Back to the Sombrero Club for more of that 1964 showcase. The best of Jamaican music had gone to the World’s Fair. Jimmy Cliff, Prince Buster & Millie “lollipop” Small among them. Apparently there was a little friction between the “uptown” Dragonaires & the new, less sophisticated singers. The cabaret calypso confections were now a colonial curio. This newly independent country was confident & was finding its own voice. Here, out of Coxone’s Studio One are Raleigh, Jerry & Toots, the Maytals. Jamaica’s star vocal trio. I love the trio tradition in Jamaican music, the Wailers, Culture, Burning Spear, Black Uhuru (& Wailing Souls, Heptones, Mighty Diamonds, it’s a fine list).

After winning the first ever Jamaican Independence Festival Popular Song Contest the Maytals carried the swing through the decade. They did not add the “Toots &” until 1971. To see as well as hear the teenage Toots perform is such a treat. With the boys gathered around one microphone there is less of the showmanship of his later shows. There does not have to be because his husky, gospel-tinged voice is just beautiful. I have written about Toots before here. It was 1976 before Toots sang “Reggae Got Soul”, those of us who had heard his records knew that thing already. Here is “Sweet & Dandy” again just because it will make you happy.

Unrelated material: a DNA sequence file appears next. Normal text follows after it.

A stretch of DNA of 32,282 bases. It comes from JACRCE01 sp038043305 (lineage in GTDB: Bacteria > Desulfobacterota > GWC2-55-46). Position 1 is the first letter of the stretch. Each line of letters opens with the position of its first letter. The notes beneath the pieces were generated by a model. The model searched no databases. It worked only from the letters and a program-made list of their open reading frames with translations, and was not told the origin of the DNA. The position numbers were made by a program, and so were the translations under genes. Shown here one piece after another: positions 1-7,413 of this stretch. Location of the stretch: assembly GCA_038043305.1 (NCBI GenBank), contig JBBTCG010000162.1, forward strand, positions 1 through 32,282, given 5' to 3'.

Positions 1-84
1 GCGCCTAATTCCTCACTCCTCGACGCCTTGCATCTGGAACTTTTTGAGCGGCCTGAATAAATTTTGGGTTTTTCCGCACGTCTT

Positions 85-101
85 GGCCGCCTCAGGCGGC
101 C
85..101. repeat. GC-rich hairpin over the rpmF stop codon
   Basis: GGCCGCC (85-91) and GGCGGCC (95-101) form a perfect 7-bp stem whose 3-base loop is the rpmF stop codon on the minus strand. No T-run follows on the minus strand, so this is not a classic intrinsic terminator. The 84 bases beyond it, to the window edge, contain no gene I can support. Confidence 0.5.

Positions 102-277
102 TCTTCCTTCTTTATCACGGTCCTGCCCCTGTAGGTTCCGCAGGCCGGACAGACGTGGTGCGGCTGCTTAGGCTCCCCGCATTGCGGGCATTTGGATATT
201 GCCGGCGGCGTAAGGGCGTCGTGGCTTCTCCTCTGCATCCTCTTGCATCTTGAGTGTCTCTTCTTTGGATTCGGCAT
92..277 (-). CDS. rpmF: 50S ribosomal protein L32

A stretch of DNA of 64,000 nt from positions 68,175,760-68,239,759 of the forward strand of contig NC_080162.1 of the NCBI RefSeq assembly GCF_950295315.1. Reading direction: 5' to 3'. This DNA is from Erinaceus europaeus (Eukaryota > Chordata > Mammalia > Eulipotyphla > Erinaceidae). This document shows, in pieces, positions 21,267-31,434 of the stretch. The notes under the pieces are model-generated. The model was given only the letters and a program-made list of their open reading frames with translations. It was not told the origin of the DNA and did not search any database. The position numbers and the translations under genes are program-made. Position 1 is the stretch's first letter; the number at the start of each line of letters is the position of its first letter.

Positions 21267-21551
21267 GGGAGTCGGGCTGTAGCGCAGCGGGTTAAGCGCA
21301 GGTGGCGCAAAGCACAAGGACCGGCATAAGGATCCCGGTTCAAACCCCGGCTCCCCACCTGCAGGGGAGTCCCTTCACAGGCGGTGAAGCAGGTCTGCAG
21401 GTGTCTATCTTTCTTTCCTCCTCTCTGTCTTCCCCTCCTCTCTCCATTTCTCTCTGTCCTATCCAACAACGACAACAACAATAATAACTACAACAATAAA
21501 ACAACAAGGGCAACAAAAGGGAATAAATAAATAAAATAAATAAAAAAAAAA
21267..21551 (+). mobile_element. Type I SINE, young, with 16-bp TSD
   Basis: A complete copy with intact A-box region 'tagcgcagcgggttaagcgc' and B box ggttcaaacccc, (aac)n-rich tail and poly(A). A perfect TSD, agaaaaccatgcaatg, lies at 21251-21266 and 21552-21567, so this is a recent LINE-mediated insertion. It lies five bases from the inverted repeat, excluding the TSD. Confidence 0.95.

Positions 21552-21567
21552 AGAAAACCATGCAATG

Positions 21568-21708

Well, there is no time machine so I’m grateful that I am able to see these great performances, this music that went from ska to rock steady to reggae &  always had true emotion, honesty & soul. One Love !